Specialist professional advice is paramount. The status of the inheritance tax exemption can be challenged by HMRC if it were to determine that the QNUPS was not set up in the spirit of the legislation. This means, the possibility of asserting that QNUPS has been clearly used as a tax avoidance tool, rather than as part of a genuine retirement planning strategy. Although there is no penalty charge for this, this undesirable outcome is more likely to be prevented if the individual’s personal circumstances are carefully analysed by a professional and qualified adviser who can determine the suitability of a QNUPS.  The trustees of a QNUPS will normally perform various checks to assess the suitability of a QNUPS for the applicant and will seek to protect clients from this risk. They will rely on the professional advice received from a tax adviser, financial adviser and actuary and will favour an evidence based approach.

There are a number of QNUPS jurisdictions to choose from and a tax adviser and financial adviser can consider all options and provide valuable advice on this. An actuarial report is essential to produce financial calculations that consider the individual’s overall wealth, their existing pension provision and demonstrate their retirement funding shortfall. They then discount that back to determine the level of pension contribution necessary. This will form the basis of the advice received and will provide justification that the pension benefits paid into a QNUPS are consistent with their overall wealth and retirement income needs. This robust approach is most likely to withstand a HMRC challenge.

The enactment of the recent UK Finance Bill 2017 has aligned the UK tax treatment of UK and offshore pensions, and confirms that a 25 percent tax-free lump sum can be taken from a QNUPS at retirement age. No changes have been made to the tax law that allows QNUPS to be exempt from UK inheritance tax.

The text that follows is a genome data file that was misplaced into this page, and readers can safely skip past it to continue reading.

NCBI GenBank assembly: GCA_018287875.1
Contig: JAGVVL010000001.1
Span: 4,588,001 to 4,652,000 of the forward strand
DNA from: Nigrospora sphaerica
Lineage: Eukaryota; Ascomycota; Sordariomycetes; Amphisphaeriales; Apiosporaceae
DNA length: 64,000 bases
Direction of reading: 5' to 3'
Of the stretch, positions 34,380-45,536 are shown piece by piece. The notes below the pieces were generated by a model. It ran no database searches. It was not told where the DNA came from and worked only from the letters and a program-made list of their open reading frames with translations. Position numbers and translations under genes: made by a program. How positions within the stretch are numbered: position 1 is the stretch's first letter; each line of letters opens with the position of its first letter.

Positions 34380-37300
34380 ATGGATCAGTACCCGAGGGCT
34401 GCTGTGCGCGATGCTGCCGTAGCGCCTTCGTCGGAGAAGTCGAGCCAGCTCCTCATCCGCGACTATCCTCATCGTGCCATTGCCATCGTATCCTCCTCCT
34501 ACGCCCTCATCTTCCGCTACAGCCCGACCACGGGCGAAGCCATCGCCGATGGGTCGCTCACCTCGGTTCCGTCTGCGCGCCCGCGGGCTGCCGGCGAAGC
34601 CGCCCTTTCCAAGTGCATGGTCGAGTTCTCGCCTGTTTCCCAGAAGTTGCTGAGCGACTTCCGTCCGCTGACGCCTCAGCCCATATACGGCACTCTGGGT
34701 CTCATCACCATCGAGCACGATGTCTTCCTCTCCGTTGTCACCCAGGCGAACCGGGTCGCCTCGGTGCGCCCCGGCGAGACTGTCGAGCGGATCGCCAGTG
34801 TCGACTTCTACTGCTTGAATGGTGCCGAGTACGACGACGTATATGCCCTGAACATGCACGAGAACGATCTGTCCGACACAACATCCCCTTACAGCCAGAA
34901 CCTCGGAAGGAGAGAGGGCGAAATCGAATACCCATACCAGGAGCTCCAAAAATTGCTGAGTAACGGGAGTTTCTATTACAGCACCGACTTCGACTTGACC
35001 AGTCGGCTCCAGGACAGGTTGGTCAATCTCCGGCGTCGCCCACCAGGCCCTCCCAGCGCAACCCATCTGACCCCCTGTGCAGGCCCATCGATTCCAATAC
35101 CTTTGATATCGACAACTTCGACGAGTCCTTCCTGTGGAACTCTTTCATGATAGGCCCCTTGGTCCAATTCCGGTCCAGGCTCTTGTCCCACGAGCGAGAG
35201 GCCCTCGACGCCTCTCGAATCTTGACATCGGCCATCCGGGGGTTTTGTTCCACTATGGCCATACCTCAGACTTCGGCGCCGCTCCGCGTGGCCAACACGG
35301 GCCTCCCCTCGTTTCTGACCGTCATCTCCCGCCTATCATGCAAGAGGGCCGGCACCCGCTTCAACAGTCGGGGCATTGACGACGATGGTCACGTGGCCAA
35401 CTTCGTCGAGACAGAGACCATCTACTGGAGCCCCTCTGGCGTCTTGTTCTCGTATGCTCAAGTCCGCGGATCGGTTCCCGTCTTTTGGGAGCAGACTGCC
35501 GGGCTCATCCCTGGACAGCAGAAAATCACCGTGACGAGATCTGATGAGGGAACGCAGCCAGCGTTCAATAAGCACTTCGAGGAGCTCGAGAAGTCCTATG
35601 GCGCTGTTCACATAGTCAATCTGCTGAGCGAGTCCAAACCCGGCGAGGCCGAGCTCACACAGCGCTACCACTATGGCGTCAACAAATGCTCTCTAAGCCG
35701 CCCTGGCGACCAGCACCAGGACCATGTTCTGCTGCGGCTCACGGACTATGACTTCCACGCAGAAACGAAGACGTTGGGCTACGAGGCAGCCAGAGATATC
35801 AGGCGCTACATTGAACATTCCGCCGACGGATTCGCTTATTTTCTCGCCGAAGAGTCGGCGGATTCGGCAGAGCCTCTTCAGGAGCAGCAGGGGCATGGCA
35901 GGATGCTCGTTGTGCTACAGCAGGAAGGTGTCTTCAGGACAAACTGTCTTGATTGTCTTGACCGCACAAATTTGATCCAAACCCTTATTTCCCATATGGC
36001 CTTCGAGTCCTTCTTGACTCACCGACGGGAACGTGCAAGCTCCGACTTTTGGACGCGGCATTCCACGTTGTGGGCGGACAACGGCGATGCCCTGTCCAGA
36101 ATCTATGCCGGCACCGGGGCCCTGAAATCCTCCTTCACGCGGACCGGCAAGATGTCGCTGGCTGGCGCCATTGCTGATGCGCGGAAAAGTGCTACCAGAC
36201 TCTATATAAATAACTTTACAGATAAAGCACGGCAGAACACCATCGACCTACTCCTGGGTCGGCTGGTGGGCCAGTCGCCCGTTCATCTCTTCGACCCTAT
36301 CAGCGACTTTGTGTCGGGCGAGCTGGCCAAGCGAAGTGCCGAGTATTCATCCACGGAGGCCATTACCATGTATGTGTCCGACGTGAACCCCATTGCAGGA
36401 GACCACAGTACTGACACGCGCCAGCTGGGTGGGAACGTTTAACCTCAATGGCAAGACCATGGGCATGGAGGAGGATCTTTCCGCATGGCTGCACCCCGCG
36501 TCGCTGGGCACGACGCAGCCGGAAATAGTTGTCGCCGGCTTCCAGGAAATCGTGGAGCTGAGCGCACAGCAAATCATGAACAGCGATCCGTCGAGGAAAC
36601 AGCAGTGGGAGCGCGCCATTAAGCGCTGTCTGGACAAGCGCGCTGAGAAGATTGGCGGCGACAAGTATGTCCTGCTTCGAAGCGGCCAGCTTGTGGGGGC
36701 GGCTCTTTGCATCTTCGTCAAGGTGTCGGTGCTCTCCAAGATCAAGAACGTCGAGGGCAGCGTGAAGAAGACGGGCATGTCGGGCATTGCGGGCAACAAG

For the high net worth individual who has already maximised the permitted amounts into UK registered pensions, or has plans to do so over the coming years through the use of the UK annual allowance, a QNUPS may present an excellent opportunity.

Given the complexity of overseas pensions, HMRC guidance is not as clear cut for QNUPS as it is for UK pensions. This may cause concern for some financial advisers who may feel it is a high risk area outside of their expertise. Advising on a QNUPS also requires an understanding of the relevant international tax environment and any potential tax consequences, which is in itself a specialist area. Bearing in mind that a QNUPS may be a suitable option for a high number of high net worth individuals, advisers who are not experts in international pensions should be able to identify their clients’ needs and refer them to a specialist adviser.  Giving consideration to a QNUPS as part of a client’s retirement options is a must in the post RDR (Retail Distribution Review ) world where advisers need to demonstrate their independence and consider the best outcome for clients.

When structured properly, in the right jurisdiction, and with the correct level of professional advice, a QNUPS can provide a very tax efficient and legitimate solution for certain high net worth individuals looking to achieve flexibility in the structuring of their retirement plans and wishing to complement their existing pension arrangements.